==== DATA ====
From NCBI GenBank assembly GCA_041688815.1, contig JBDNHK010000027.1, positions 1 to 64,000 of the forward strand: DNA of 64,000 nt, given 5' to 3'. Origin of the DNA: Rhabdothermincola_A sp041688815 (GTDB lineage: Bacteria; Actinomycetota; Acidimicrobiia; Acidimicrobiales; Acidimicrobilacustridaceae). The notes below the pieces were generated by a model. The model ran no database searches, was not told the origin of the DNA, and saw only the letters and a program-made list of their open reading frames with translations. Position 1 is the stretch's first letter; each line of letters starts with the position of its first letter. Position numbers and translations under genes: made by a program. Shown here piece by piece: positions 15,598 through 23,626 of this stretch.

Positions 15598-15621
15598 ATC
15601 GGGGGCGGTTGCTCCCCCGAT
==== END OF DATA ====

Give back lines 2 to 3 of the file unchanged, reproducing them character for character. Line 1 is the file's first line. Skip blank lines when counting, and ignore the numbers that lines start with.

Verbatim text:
Positions 15598-15621
15598 ATC